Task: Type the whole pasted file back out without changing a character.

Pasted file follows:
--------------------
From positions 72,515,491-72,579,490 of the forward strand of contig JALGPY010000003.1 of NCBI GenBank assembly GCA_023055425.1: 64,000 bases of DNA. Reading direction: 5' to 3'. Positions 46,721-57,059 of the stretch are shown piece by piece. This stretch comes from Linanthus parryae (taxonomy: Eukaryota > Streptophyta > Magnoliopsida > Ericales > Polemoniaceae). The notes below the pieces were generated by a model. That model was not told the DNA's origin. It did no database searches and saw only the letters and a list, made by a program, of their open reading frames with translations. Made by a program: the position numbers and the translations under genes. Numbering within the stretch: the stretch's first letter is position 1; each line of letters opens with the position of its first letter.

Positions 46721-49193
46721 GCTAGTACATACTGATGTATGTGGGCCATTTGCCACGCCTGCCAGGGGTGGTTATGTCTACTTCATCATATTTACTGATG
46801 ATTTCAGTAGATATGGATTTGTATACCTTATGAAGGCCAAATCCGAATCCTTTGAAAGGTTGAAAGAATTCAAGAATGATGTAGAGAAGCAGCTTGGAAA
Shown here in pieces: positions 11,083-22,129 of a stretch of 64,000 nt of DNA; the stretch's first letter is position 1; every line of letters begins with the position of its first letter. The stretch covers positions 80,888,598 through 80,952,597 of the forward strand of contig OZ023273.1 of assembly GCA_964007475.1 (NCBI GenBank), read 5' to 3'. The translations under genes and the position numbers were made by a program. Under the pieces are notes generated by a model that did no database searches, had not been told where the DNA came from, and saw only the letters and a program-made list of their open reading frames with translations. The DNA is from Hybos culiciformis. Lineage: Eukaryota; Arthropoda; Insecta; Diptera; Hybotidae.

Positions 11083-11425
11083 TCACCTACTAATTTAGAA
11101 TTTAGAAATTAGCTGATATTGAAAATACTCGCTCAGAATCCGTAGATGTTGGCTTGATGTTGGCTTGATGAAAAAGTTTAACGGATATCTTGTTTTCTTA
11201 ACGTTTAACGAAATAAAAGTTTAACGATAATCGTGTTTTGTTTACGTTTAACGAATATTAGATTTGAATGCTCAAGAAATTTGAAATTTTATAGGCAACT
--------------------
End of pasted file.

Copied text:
From positions 72,515,491-72,579,490 of the forward strand of contig JALGPY010000003.1 of NCBI GenBank assembly GCA_023055425.1: 64,000 bases of DNA. Reading direction: 5' to 3'. Positions 46,721-57,059 of the stretch are shown piece by piece. This stretch comes from Linanthus parryae (taxonomy: Eukaryota > Streptophyta > Magnoliopsida > Ericales > Polemoniaceae). The notes below the pieces were generated by a model. That model was not told the DNA's origin. It did no database searches and saw only the letters and a list, made by a program, of their open reading frames with translations. Made by a program: the position numbers and the translations under genes. Numbering within the stretch: the stretch's first letter is position 1; each line of letters opens with the position of its first letter.

Positions 46721-49193
46721 GCTAGTACATACTGATGTATGTGGGCCATTTGCCACGCCTGCCAGGGGTGGTTATGTCTACTTCATCATATTTACTGATG
46801 ATTTCAGTAGATATGGATTTGTATACCTTATGAAGGCCAAATCCGAATCCTTTGAAAGGTTGAAAGAATTCAAGAATGATGTAGAGAAGCAGCTTGGAAA
Shown here in pieces: positions 11,083-22,129 of a stretch of 64,000 nt of DNA; the stretch's first letter is position 1; every line of letters begins with the position of its first letter. The stretch covers positions 80,888,598 through 80,952,597 of the forward strand of contig OZ023273.1 of assembly GCA_964007475.1 (NCBI GenBank), read 5' to 3'. The translations under genes and the position numbers were made by a program. Under the pieces are notes generated by a model that did no database searches, had not been told where the DNA came from, and saw only the letters and a program-made list of their open reading frames with translations. The DNA is from Hybos culiciformis. Lineage: Eukaryota; Arthropoda; Insecta; Diptera; Hybotidae.

Positions 11083-11425
11083 TCACCTACTAATTTAGAA
11101 TTTAGAAATTAGCTGATATTGAAAATACTCGCTCAGAATCCGTAGATGTTGGCTTGATGTTGGCTTGATGAAAAAGTTTAACGGATATCTTGTTTTCTTA
11201 ACGTTTAACGAAATAAAAGTTTAACGATAATCGTGTTTTGTTTACGTTTAACGAATATTAGATTTGAATGCTCAAGAAATTTGAAATTTTATAGGCAACT